That would be the way.

You can pass input files to the `run` rule:

    run my_cmake_test.cpp : : myfile1 myfile2 ;

(https://boostorg.github.io/build/manual/develop/index.html#bbv2.builtins.testing)

If these are targets, they will refer to files in the bindir; if not, to
source dir. Relative paths are relative to the current Jamfile.

I'm not sure if you could do

    run my_cmake_test.cpp : : my_cmake_test ;

to obtain a path to my_cmake_test.exe though. It would probably be easier to
infer the directory corresponding to where the test executable is placed
from argv[0] (but I haven't tried that this works.)

If not, you could perhaps use a dummy obj target

    obj cmake_test_obj : cmake_test_source.cpp ;

and then

    run my_cmake_test.cpp : : cmake_test_obj ;


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Re: [test] How to execute shell commands

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AMDG

On 09/28/2018 03:07 PM, Peter Dimov via Boost wrote:

> Mike Dev wrote:
>
>> Of course I can write a cpp program that uses std::system to execute
>> those commands but I was wondering if there was a more direct way to
>> do it.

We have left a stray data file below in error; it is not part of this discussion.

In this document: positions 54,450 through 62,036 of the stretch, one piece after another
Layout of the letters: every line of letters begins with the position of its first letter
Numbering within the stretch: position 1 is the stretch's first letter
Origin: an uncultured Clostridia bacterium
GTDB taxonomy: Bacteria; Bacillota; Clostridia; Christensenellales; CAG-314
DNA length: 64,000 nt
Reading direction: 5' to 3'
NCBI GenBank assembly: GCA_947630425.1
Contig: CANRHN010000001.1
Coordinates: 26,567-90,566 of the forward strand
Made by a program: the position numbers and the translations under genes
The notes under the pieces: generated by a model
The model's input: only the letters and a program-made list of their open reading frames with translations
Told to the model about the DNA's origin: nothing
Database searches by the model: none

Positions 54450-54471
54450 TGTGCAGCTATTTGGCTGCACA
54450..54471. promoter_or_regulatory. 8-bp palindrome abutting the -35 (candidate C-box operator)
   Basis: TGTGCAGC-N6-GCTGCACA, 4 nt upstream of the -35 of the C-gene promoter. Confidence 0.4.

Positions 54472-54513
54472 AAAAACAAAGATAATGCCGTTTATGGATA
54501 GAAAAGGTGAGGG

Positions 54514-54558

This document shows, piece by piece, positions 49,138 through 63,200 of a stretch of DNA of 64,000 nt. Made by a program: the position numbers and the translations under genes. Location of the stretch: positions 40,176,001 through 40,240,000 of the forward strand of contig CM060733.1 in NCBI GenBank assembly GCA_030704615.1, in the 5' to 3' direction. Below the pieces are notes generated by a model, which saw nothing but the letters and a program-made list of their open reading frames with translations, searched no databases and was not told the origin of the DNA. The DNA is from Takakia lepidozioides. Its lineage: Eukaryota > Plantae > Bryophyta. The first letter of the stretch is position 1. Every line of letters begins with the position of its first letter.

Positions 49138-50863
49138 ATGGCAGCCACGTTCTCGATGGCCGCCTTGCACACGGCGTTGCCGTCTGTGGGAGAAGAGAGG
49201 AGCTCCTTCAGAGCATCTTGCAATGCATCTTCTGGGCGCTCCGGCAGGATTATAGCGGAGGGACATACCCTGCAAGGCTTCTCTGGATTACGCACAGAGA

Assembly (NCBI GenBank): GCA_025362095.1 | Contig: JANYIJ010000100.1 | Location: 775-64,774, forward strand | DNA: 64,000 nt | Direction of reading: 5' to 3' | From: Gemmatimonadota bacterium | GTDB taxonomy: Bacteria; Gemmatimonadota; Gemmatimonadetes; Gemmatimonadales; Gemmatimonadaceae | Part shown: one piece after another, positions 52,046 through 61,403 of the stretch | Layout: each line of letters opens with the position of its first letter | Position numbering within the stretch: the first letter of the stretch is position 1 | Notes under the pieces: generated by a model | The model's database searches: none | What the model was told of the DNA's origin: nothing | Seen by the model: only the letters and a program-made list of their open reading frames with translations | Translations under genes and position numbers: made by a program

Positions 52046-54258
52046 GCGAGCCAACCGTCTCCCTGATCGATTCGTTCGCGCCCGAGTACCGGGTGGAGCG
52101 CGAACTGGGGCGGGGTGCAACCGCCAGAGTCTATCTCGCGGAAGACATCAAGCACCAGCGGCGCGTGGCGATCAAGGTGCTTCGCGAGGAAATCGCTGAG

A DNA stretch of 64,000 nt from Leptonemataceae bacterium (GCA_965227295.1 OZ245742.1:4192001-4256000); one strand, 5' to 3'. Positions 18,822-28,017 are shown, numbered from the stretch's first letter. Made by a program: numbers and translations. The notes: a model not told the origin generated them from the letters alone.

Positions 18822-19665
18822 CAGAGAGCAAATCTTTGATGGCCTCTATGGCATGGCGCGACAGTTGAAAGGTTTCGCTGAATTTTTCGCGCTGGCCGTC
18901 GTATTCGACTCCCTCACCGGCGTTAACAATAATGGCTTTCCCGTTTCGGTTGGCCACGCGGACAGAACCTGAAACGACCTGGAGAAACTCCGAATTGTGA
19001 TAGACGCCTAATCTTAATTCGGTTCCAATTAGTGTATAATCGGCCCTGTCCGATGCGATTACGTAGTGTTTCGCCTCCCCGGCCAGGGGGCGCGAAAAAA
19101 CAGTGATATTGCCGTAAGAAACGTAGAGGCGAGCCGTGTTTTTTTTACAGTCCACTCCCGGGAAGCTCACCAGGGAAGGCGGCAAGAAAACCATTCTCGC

>
> That would be the way.
>
> You can pass input files to the `run` rule:
>
>    run my_cmake_test.cpp : : myfile1 myfile2 ;
>
> (https://boostorg.github.io/build/manual/develop/index.html#bbv2.builtins.testing)
>
>
> If these are targets, they will refer to files in the bindir; if not, to
> source dir. Relative paths are relative to the current Jamfile.
>
> I'm not sure if you could do
>
>    run my_cmake_test.cpp : : my_cmake_test ;
>

You can't.  It will complain about a circular dependency.

> to obtain a path to my_cmake_test.exe though. It would probably be
> easier to infer the directory corresponding to where the test executable
> is placed from argv[0] (but I haven't tried that this works.)
>

You can probably get away with it in this case,
but this method isn't reliable in general.

Maybe Boost.Process or Boost.Filesystem has something?
I remember seeing code for this somewhere...
Oh here it is:
https://github.com/boostorg/build/blob/develop/src/engine/jam.c#L702
That's not really reusable, however.

> If not, you could perhaps use a dummy obj target
>
>    obj cmake_test_obj : cmake_test_source.cpp ;
>
> and then
>
>    run my_cmake_test.cpp : : cmake_test_obj ;
>

In Christ,
Steven Watanabe

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Re: [test] How to execute shell commands

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Steven Watanabe wrote:

> > It would probably be easier to infer the directory corresponding to
> > where the test executable is placed from argv[0] (but I haven't tried
> > that this works.)
>
> You can probably get away with it in this case, but this method isn't
> reliable in general.

I know, but if b2 passes the correct argv[0], it will be reliable in this
specific case. -)


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Re: [test] How to execute shell commands

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In reply to this post by Boost - Dev mailing list
Steven Watanabe wrote:

> Maybe Boost.Process or Boost.Filesystem has something?

Stack Overflow says
https://www.boost.org/doc/libs/1_68_0/doc/html/boost/dll/program_location.html